DC Comics recently announced the cancellations of six of their titles, three of them featuring fairly well known characters. The Savage Hawkman, Firestorm, Deathstroke, The Ravagers, Team 7 and Sword of Sorcery all got the boot, making way for new titles to take their place come spring/summer of this year. When I first saw the lineup of New 52 titles I was skeptical of the lesser known titles, worried that they wouldn’t be anywhere as successful as mainstream heroes like Batman or Superman, which would lead to their cancellation. This has happened to a lot of those ‘underdog’ series. The biggest problem with trying to make these series successful is that their popularity will never match the already established series, which still begs the question as to why Hawkman or Deathstroke were cancelled, but then again, maybe upper management wasn’t happy with their recent profits, or maybe the creative teams weren’t happy with where the stories were going, I’m not sure.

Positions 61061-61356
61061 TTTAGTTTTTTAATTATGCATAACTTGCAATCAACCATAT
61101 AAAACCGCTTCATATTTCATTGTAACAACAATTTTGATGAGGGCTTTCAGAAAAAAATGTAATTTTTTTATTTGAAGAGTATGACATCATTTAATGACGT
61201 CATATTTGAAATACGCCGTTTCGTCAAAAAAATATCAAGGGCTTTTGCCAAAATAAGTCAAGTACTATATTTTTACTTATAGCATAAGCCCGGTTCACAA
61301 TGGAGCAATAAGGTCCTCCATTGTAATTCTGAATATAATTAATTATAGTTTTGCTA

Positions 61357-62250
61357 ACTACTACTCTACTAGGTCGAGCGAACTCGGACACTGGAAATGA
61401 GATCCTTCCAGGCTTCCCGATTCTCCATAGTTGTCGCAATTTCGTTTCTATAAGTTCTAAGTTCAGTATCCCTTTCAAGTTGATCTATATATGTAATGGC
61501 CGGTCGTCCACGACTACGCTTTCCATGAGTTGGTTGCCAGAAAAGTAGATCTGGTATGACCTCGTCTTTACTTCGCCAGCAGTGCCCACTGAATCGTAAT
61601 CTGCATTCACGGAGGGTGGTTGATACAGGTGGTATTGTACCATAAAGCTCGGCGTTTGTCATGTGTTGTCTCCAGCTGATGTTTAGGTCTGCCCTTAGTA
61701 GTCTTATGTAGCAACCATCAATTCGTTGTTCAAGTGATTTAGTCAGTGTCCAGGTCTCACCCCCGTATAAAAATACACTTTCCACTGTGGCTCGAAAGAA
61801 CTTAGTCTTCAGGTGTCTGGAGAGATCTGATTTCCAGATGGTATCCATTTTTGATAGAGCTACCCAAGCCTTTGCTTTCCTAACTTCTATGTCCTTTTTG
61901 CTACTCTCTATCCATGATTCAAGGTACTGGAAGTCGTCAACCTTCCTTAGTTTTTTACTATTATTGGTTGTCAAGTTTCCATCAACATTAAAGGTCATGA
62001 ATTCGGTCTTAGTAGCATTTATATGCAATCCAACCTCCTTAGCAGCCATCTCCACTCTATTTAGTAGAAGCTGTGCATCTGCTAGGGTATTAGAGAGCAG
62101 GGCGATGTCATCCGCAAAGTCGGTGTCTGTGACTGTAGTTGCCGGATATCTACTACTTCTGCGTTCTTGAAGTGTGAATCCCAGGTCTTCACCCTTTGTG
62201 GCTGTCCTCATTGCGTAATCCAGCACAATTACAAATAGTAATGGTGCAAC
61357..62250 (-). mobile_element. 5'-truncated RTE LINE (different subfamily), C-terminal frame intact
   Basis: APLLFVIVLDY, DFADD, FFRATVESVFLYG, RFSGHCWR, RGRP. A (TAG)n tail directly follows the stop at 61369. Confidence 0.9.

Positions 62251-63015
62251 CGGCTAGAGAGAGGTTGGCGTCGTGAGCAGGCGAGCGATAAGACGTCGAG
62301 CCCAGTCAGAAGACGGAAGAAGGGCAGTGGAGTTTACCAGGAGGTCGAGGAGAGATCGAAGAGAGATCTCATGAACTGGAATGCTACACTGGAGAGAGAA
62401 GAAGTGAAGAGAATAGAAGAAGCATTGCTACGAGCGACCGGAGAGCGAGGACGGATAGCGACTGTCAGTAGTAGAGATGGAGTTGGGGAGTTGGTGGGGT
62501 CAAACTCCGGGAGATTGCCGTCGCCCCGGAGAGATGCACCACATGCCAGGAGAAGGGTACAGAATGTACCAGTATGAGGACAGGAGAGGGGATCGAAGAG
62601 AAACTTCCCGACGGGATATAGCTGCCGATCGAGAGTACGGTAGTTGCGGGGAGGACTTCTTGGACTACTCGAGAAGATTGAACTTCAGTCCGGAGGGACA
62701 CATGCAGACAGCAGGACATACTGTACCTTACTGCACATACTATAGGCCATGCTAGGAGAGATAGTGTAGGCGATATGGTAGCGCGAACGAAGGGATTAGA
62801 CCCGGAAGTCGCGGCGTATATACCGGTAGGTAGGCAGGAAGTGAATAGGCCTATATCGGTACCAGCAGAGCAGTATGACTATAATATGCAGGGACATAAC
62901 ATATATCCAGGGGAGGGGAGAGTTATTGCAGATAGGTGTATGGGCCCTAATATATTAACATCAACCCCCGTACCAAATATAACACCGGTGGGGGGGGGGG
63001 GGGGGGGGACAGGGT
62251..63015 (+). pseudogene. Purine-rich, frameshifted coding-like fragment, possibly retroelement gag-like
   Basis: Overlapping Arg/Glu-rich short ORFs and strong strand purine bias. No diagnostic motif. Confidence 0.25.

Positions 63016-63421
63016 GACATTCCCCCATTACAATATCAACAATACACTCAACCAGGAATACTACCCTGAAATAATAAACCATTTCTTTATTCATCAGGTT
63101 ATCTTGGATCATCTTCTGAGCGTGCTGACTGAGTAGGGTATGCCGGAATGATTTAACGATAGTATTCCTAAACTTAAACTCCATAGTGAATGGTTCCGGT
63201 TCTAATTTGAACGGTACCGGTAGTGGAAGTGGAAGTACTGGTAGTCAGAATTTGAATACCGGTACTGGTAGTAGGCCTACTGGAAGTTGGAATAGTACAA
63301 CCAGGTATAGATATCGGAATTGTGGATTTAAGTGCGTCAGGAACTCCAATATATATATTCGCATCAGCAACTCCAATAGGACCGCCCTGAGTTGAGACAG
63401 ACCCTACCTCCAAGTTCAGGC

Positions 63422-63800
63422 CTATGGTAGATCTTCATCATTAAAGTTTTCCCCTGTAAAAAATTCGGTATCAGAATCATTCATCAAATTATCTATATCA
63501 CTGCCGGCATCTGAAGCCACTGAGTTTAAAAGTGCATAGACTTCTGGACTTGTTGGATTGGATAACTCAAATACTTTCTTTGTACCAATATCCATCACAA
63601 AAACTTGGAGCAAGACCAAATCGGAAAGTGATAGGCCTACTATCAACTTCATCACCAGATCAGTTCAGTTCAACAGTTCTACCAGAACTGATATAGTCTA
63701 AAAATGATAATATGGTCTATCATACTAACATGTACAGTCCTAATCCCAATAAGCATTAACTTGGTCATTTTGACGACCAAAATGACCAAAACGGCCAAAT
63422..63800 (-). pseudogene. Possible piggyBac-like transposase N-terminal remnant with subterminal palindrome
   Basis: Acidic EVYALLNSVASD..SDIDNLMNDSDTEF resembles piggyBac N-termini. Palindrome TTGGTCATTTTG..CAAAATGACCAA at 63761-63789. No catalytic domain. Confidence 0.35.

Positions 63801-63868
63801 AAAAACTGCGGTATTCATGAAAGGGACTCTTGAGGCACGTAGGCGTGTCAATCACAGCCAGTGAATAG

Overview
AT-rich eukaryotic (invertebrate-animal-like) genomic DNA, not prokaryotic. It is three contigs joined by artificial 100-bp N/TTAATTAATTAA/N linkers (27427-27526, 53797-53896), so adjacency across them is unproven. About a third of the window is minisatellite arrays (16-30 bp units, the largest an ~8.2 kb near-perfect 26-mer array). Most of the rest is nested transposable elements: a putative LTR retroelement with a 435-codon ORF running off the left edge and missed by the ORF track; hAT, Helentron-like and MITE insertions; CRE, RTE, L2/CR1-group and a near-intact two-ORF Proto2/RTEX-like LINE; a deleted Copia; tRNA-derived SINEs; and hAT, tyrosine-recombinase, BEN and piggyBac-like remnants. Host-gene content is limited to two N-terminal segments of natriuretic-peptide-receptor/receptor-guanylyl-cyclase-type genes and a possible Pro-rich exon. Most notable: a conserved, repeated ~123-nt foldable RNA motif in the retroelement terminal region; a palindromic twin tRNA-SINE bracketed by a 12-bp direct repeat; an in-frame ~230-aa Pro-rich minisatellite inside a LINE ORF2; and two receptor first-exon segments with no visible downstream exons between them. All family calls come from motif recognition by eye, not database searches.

What I am sure of is the replacement titles coming later this year, which include: Threshold, Constantine, Katana, JLA’s Vibe, Justice League of America, and Superman: Man of Steel. The two that strike the most intrigue would be Geoff Johns and David Finch’s JLA, which will focus on a new team of heroes, separate from the original Justice League, featuring Martian Manhunter, Green Arrow and the return of Hawkman, right after his cancellation, and Scott Snyder and Jim Lee’s new Superman series, which will again examine his outsider role in Metropolis. As excited as I am for these new series, the same old problem still remains with half of them. Will they be able to sell as much as the “regulars” or be as popular? Maybe not, which is why I’ve compiled a short list of ‘could-be’ titles that DC could use come the next cancellations.